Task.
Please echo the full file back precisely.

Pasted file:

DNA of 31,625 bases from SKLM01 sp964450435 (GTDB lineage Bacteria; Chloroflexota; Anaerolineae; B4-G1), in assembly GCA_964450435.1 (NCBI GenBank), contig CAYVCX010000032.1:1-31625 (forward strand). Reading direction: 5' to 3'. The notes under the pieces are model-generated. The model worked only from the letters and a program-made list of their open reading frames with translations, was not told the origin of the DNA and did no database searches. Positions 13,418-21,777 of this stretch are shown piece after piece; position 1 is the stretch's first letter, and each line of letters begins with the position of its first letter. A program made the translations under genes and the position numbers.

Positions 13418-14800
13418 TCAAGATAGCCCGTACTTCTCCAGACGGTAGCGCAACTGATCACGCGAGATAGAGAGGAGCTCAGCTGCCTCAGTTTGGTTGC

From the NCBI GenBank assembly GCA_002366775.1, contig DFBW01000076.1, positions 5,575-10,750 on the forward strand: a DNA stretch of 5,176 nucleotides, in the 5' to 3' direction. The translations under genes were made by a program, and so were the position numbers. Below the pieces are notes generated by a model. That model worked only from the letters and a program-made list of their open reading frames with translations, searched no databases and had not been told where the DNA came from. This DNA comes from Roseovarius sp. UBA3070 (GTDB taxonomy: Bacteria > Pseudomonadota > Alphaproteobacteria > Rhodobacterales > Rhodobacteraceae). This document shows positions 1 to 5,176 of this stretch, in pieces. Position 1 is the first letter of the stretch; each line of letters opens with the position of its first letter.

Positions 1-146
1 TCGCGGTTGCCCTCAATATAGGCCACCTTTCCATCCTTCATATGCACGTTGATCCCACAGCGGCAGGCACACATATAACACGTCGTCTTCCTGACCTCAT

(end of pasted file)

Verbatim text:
DNA of 31,625 bases from SKLM01 sp964450435 (GTDB lineage Bacteria; Chloroflexota; Anaerolineae; B4-G1), in assembly GCA_964450435.1 (NCBI GenBank), contig CAYVCX010000032.1:1-31625 (forward strand). Reading direction: 5' to 3'. The notes under the pieces are model-generated. The model worked only from the letters and a program-made list of their open reading frames with translations, was not told the origin of the DNA and did no database searches. Positions 13,418-21,777 of this stretch are shown piece after piece; position 1 is the stretch's first letter, and each line of letters begins with the position of its first letter. A program made the translations under genes and the position numbers.

Positions 13418-14800
13418 TCAAGATAGCCCGTACTTCTCCAGACGGTAGCGCAACTGATCACGCGAGATAGAGAGGAGCTCAGCTGCCTCAGTTTGGTTGC

From the NCBI GenBank assembly GCA_002366775.1, contig DFBW01000076.1, positions 5,575-10,750 on the forward strand: a DNA stretch of 5,176 nucleotides, in the 5' to 3' direction. The translations under genes were made by a program, and so were the position numbers. Below the pieces are notes generated by a model. That model worked only from the letters and a program-made list of their open reading frames with translations, searched no databases and had not been told where the DNA came from. This DNA comes from Roseovarius sp. UBA3070 (GTDB taxonomy: Bacteria > Pseudomonadota > Alphaproteobacteria > Rhodobacterales > Rhodobacteraceae). This document shows positions 1 to 5,176 of this stretch, in pieces. Position 1 is the first letter of the stretch; each line of letters opens with the position of its first letter.

Positions 1-146
1 TCGCGGTTGCCCTCAATATAGGCCACCTTTCCATCCTTCATATGCACGTTGATCCCACAGCGGCAGGCACACATATAACACGTCGTCTTCCTGACCTCAT